Griggs’ Report 1844: No 11 Lock called Sawbridgeworth. Lock affected by a mill. Has a bridge attached with 5 oak timbers. The oak planking good; headway 6’ 0’’; depth of water on lower sill 3’ 6’’; ditto on upper sill 4’ 0’’. Lower gates worn and weak dated 1819. Upper gates new 1843. Brickwork below lower gates rubbed and broken. This lock except the lower part is in fair condition
1869: Dated wall plaque indicating reconstruction of the lock tail
Beardmore’s Report 1870: Sawbridgeworth Lock is in good repair
Childs’ Report 1880: Sawbridgeworth; Brickwork upper end requires repair, lower end good. Upper gates nearly new and good; lower gates 10 years old, fair. Sides of chamber bad, requires renewing. Very bad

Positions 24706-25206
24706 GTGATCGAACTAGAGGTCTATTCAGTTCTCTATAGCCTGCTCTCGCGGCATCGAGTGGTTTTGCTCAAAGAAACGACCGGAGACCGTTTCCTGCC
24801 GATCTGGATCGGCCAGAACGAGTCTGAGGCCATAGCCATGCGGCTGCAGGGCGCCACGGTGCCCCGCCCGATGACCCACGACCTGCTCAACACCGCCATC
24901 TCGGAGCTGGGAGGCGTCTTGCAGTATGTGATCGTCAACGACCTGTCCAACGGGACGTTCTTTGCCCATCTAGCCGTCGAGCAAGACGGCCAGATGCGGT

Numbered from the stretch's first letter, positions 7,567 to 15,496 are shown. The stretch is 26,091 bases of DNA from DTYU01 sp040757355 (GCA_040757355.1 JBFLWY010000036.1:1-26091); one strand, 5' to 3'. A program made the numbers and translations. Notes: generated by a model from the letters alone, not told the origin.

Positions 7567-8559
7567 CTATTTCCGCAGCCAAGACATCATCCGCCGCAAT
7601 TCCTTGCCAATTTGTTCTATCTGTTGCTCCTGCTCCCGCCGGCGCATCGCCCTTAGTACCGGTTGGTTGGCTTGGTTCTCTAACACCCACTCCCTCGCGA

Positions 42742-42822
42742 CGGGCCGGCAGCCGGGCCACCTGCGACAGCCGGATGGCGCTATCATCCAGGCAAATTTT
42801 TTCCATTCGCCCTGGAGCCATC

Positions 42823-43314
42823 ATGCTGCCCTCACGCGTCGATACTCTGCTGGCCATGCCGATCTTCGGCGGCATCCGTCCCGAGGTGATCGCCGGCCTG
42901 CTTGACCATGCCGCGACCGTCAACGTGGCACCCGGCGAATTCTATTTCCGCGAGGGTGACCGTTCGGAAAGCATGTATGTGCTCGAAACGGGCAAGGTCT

Childs' 1884 Report: ""Brickwork, upper end requires repair, lower end good. Upper gates nearly new and good. Lower gates, 10 years old, fair. Sides of chamber very bad, requires renewing. Main Piles fair. Wing walls in good condition."
Tween's 1901 Report: "Brickwork, upper end requires repair, lower end good. Upper gates good. Lower gates, 1869, can be repaired. Open timber sides, Main Piles fair. Wing walls in fair condition. Upper sill should be lowered a few inches. Cost about £200.''
Image below from the 1901 Report
The lock house here was not occupied by employees of the Navigation, nor was it one of the seven “official” lock houses; it probably gained its name from its proximity to the lock, which was named after the town.
Burton’s Mill is to the left of the photograph. The long building alongside the lock is a maltings with the trademark chimney in the centre.
This photograph was probably taken in the 1930’s.
Sawbridgeworth "Lock House"
This site was last updated 16/02/13